My name is Ali. My favorite flower, Shepherd’s Purse, is a weed. You can find an abundant amount of it in the cracks in the sidewalks along the streets and even next to the highway. It is strong and delicate with roots that can survive and help to heal dying soil. it has small heart-shape seeds that contain properties that help to clot blood and used to be used to survive battle wounds. When I run into this weed I remember that I’m alive and surviving, vulnerable and beautiful, and able to be of service — a part of all things living and dead.
I think everyone has a seed of intention that they are born with waiting to blossom and be a part of the universe. For most of my life, I felt in search or in need of a guide to help me navigate my path. Even as a child, I felt a deep desire to help other people be happy and I would play with them so we could have moments of truth together.
Growing up I felt the suffering of my family, with an addict father and a single mother struggling to sustain my sister’s and my life. I found the bigger picture in which we live, and turned towards helping to heal others and the world–create social change so we could all live in a happy, sustainable life of abundance and love. I joined various movements working on social change, but the more I jumped from place to place, I was always faced with myself, fighting and full of anger, and allowing it to feed my addiction.
Addiction is a hereditary disease of the brain, recognized by the American Medical Association. When my addiction was activated and become so bad that I was using 24/7, completely isolated, constantly on the verge of complete homelessness and unable to love, headed quickly towards a sure death, I realized I had lost my intention. I was no longer growing and I knew I could, so I chose to do something different.
I admitted myself to Janus, an inpatient rehab center, and spent two months there. When I graduated, I had little direction, and a lot of desperation, hope and faith. But most importantly I had a guide, my Higher Power. Immediately I was hired as a trainee for the Homeless Garden Project, a place where I found security, and sustainability, a lot of opportunity to heal and to cultivate life and practice social change. I was a seed of intention, given the right environment, elements, community…nurtured, determined, hard-working, and growing so that I could offer myself to the world like a tomato plant tomatoes and we get to make a salad and share it together at lunch time!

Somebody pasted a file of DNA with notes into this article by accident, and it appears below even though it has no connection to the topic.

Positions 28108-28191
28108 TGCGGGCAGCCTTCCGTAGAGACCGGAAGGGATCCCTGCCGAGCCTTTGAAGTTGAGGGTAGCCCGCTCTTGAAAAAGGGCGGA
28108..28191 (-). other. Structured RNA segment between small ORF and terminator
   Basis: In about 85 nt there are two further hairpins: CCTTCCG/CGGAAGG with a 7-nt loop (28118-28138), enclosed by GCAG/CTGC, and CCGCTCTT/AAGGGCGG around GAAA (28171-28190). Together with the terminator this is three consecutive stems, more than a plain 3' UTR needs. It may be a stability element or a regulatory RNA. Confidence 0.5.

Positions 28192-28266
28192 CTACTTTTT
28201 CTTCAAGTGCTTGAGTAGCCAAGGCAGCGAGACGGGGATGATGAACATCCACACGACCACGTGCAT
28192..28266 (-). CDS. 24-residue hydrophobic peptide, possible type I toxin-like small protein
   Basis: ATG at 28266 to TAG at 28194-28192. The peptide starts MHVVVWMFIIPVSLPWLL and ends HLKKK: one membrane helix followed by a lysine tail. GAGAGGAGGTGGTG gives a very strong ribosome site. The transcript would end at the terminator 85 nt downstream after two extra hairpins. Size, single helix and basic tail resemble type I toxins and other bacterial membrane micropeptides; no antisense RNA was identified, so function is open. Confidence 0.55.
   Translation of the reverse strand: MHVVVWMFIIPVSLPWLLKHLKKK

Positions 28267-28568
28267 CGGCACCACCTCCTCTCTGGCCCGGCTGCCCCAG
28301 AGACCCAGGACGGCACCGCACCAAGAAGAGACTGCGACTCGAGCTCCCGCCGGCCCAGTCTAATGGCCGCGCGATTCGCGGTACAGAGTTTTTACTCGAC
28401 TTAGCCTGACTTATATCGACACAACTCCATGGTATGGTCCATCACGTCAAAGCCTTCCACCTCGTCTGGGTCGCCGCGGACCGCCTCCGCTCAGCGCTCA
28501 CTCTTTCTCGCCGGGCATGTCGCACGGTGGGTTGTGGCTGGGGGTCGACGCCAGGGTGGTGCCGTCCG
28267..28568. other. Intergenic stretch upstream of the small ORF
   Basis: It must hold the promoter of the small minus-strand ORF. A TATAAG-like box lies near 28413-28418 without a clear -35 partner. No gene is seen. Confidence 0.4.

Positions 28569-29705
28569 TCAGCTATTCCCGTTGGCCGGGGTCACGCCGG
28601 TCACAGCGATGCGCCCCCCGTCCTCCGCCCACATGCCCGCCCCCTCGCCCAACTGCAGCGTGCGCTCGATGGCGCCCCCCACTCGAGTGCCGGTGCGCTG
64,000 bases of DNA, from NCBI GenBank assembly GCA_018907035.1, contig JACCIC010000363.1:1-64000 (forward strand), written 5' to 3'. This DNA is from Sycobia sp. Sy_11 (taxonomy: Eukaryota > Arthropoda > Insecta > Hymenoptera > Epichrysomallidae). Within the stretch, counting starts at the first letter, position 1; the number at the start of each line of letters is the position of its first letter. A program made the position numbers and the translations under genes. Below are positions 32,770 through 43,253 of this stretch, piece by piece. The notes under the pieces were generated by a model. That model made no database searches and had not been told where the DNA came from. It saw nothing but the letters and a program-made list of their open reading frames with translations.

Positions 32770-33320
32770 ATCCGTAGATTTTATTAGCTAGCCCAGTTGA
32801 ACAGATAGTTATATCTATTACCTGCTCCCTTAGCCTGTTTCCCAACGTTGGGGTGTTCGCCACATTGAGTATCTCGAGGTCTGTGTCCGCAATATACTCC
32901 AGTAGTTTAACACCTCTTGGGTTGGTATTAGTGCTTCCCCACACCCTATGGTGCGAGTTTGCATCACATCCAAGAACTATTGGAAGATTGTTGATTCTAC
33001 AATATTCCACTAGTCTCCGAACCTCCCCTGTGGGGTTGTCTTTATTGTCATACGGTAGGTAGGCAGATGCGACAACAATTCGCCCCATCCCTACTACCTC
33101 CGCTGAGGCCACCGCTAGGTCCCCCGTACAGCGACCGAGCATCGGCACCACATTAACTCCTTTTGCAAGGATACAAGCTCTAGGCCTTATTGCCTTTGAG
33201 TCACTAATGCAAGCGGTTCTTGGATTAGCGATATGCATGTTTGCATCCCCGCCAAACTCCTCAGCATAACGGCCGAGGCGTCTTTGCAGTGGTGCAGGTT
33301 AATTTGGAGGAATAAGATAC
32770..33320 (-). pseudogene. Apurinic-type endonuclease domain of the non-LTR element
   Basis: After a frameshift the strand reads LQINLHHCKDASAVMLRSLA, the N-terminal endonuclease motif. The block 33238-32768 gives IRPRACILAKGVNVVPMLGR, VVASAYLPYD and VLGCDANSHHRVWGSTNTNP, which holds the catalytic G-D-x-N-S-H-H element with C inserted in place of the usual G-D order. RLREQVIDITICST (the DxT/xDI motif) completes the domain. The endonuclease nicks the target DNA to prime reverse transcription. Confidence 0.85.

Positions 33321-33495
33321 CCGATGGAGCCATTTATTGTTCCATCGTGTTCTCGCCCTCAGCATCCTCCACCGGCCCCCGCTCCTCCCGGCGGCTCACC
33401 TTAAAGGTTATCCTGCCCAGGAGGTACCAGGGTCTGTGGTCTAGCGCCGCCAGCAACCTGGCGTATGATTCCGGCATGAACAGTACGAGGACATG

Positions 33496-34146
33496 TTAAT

The Homeless Garden Project practices social change. Creating social change is a practice of sustainability, by co-creating community, sharing food, helping each other and the earth to heal, and live within today’s circumstances by providing security. There is a lot of unsustainability in the universe, all the way up to all the various technologies we don’t know how to clean up out of the atmosphere because we cannot afford it. This is how capitalism works, it needs more and more to sustain itself and only itself. Homelessness is an inevitable outcome.
The donations that go straight toward the trainees’ wages are an act of care and giving, the exact opposite of how capitalism works. It subverts capitalism, without creating a fight, but by helping others make a transformation. I hope that we continue to build this community in which all people and living things are supported on their life paths, so that seed of intention that they hold within them can blossom and belong to the universe.
–Ali graduated from the Homeless Garden Project. She has found her path, working as a preschool teacher and going back to school for a Waldorf Teacher Training program. She is able to help play and cultivate imagination in the most loving and open children’s lives that she works with. She continues at Homeless Garden Project as a volunteer.